Despite Rick Perry’s claims that he has helped usher in a “Texas miracle,” 17.5 percent of Texans (over 4.5 million people) were below the federal poverty line in 2013, according to Census data released last week. This number includes 25 percent of Texas children, and significantly exceeds the national poverty rate of 14.8 percent.
Though Texas’s poverty rate declined slightly from 17.9 percent in 2012, Texas has the 11th highest poverty rate in the nation. And while one in twelve Americans live in Texas, one in ten people in poverty live in Texas.
The federal poverty line in 2013 was only $23,624 for a family of four, or $18,769 for a single mom with two kids. So there are still many more people who are not making enough to, say, afford housing in Texas, but are still not considered below the poverty line. We recently reported on Texas’s affordable housing shortage, citing recent data showing that in most major Texas cities, there are only between 13 and 30 affordable apartments for every 100 extremely low-income households. Add to that the people who are near the poverty line but stuck in the Medicaid coverage gap and unable to get affordable health insurance coverage, and you have millions of people who are separated from poverty by definition only. As Celia Cole, CEO of Feeding Texas (formerly the Texas Food Bank Network), puts it: “Texas leads the nation in opportunity, but too many hard-working Texans are still struggling to make ends meet, despite overall gains in the economy.”
Poverty in Texas is spread widely across the state. The Dallas-Forth Worth-Arlington metro area has over 1 million people below the poverty line, and a poverty rate of 15 percent. The Houston-The Woodlands-Sugar Land metro area also has over 1 million people in poverty, and a poverty rate of 16.4 percent. The San Antonio-New Braunfels metro area has around 360,000 people living in poverty, and a poverty rate of 16.3 percent. But there are still over 2 million more people in smaller cities and rural areas in poverty, especially along the U.S.-Mexico border. This means fighting poverty in Texas is not a local or a city issue, but an issue that needs to be addressed at the state and federal levels.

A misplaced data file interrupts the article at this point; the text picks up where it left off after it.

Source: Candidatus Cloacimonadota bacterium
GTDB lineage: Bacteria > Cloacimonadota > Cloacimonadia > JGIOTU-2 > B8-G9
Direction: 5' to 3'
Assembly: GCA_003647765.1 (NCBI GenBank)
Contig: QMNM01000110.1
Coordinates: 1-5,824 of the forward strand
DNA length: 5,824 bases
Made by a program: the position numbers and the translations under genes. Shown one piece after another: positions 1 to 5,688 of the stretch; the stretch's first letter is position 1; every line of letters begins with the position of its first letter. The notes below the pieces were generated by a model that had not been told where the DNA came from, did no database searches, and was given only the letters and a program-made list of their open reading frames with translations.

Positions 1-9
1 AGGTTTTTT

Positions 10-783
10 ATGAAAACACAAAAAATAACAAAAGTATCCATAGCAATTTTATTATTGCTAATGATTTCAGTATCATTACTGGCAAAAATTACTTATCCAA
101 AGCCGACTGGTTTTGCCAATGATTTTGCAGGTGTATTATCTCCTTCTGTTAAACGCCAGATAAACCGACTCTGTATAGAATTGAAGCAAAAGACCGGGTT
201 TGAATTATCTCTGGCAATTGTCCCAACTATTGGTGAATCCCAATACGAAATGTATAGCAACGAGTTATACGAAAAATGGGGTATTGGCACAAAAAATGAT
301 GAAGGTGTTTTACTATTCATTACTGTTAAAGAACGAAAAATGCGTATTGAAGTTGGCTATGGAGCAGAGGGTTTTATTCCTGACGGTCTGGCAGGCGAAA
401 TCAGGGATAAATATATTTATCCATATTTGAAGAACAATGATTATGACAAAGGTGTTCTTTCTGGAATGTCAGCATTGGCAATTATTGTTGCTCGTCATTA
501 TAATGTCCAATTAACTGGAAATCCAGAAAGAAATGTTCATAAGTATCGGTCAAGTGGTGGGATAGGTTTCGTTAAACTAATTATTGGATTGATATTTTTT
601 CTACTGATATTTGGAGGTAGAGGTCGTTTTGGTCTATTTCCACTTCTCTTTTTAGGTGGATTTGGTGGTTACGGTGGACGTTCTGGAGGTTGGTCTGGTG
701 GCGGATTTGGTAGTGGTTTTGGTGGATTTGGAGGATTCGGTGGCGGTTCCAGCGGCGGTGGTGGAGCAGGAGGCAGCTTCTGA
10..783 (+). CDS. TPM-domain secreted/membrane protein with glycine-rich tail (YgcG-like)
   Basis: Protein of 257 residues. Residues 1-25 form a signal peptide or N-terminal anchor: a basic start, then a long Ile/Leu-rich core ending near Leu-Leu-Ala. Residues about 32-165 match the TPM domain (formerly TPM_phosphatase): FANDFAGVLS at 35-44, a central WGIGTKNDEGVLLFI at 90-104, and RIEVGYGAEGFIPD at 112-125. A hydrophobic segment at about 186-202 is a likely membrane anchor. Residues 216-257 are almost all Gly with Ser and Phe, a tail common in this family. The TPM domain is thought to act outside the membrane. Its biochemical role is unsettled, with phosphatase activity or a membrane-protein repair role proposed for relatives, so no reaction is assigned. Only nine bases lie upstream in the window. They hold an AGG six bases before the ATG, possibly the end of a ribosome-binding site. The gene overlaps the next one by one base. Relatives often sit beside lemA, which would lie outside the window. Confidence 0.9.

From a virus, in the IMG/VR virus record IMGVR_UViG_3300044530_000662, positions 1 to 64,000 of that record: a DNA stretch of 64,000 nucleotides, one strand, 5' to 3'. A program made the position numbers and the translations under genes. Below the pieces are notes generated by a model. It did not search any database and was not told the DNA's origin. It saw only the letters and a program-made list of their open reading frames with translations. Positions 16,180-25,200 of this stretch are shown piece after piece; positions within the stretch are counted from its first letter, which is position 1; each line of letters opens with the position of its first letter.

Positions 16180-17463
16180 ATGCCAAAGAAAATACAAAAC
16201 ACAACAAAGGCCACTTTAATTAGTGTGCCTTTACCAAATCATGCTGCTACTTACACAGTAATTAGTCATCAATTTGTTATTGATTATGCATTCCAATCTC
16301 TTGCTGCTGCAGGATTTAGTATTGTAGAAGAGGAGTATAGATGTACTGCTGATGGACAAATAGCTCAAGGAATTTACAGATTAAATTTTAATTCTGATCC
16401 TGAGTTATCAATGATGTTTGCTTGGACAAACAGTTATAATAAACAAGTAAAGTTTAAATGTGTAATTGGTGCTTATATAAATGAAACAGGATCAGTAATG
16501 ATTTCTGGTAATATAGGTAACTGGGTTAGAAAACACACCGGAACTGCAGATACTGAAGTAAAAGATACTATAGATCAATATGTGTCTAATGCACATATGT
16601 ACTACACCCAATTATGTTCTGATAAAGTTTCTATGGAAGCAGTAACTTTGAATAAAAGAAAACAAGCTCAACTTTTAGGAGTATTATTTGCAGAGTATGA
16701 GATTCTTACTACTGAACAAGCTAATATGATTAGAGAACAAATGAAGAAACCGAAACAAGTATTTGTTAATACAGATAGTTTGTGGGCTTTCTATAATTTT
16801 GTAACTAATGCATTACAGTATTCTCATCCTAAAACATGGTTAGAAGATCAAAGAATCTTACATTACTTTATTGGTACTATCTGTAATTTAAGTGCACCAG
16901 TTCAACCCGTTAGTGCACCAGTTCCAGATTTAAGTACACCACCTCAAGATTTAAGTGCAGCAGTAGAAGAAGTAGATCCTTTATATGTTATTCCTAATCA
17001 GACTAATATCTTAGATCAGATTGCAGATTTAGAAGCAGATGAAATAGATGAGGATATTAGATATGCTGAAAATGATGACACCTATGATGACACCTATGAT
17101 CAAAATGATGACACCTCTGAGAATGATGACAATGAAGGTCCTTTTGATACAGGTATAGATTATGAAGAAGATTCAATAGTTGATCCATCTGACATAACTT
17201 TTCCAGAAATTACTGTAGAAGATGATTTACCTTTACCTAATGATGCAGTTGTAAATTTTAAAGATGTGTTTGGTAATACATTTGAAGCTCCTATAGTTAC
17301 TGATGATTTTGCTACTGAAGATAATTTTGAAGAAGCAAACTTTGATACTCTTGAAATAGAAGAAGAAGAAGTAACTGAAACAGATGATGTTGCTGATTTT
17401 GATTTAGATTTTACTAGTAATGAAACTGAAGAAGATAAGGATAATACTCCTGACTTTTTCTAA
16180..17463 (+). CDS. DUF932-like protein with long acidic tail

Not surprisingly, Texas is one of the states that would gain the most from a minimum wage increase. Raising the minimum wage to $10.10 in the state would benefit almost 3 million workers, more than in any other state. But the minimum wage is just one of the factors – along with supports for health care, education, hunger and housing – that could break the cycle of poverty. So far, our governor and Republican legislature have shown little support for any of these.